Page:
Wednesday, March 8, 2017
[Contra Costa County] Borenstein is right, county pensions are out of control
Blog note: this letter to the editor references grand jury reports.
Dan Borenstein is absolutely correct; California’s public pension systems carry huge unfunded debts and cry out for fair and sensible reform. (“Gov. Brown’s pension reform effort is coming up very short,” Feb. 5)
The Contra Costa civil grand jury, on which I served for two years, issued two important reports on needed pension reform in our county. Each report recommended that the Board of Supervisors seek legal review of a peculiar California court doctrine that blocks meaningful pension reform. The doctrine has prevented the county from negotiating with its employees to reduce the level of pension benefits they would earn in future years. That gives pension benefits a privileged status in collective bargaining because all other elements of employee compensation are negotiated for each contract period.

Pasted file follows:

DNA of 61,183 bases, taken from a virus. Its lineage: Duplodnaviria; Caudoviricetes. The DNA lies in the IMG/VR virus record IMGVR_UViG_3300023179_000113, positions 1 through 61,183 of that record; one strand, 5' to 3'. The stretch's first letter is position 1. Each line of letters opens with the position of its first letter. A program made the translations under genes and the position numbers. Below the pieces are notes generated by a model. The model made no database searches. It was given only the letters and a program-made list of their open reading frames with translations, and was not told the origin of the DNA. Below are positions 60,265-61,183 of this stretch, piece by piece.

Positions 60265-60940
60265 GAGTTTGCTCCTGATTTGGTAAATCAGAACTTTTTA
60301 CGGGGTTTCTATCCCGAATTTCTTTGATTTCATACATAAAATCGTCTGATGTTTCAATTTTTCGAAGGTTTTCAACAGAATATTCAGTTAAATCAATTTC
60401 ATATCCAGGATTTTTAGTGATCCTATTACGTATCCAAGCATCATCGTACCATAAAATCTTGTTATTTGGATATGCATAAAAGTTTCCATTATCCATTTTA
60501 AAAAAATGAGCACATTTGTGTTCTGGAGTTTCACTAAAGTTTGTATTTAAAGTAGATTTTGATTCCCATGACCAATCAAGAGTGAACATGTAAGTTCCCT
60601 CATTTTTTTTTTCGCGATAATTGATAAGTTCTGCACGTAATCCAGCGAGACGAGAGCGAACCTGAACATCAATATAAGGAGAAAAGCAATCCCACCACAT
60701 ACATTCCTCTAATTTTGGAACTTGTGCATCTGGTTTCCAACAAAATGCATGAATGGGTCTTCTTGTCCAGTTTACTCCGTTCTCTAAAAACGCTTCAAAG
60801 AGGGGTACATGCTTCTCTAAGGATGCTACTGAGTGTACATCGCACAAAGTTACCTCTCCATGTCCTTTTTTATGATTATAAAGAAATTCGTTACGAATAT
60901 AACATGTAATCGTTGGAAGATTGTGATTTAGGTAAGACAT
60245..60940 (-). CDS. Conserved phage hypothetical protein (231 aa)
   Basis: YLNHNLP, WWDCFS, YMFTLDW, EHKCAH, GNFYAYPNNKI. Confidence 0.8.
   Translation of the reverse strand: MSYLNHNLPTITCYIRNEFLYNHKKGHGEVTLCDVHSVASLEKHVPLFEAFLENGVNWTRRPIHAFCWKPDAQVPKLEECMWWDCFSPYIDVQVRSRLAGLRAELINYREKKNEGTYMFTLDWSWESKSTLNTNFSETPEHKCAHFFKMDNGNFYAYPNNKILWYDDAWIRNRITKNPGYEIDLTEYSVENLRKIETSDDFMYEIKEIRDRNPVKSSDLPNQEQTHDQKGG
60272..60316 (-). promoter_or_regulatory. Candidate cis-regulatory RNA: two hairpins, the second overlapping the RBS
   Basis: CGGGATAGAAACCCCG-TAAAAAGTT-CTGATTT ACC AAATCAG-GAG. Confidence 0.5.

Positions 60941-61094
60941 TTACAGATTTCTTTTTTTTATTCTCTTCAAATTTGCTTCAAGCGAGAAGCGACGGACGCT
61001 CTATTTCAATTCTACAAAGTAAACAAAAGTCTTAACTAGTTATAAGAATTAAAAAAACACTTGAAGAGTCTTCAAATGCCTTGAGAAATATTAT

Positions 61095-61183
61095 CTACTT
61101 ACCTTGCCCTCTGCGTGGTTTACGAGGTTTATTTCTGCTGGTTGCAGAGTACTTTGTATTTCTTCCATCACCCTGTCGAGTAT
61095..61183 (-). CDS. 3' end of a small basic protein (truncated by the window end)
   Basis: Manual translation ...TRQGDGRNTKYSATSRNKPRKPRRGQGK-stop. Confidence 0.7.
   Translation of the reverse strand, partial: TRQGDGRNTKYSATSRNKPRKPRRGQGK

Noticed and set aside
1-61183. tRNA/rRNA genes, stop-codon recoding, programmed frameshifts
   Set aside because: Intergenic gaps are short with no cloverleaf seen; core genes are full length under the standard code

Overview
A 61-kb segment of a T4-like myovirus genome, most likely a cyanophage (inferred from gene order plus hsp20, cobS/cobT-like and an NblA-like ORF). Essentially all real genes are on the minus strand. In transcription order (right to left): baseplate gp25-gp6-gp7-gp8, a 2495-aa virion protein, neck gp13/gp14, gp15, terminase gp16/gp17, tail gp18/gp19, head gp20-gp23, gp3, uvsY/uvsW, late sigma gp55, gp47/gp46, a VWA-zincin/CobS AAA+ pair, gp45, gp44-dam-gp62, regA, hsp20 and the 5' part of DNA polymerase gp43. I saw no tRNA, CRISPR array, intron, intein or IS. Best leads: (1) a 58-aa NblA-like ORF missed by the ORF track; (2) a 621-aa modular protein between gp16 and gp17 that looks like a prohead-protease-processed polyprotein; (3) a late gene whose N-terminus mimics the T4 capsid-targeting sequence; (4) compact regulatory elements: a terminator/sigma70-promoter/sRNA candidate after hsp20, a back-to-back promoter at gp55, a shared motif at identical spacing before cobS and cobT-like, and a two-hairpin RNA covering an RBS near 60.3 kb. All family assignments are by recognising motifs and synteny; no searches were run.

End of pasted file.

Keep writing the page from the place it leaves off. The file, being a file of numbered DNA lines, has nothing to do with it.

How big is the problem? The county carries more than $1 billion in unfunded pension liabilities and the 2014-2015 grand jury pension report found that a modest reduction in future pension benefit accruals could save the county nearly $100 million a year.
Two appellate courts have now opened a window for review of the peculiar California pension doctrine. The county’s Board of Supervisors should seize the opportunity to advance fair and sensible pension reform by filing briefs with the California Supreme Court in support of the appellate court rulings.
February 14, 2017
East Bay Times
Letter to the editor by Michael Moore, Diablo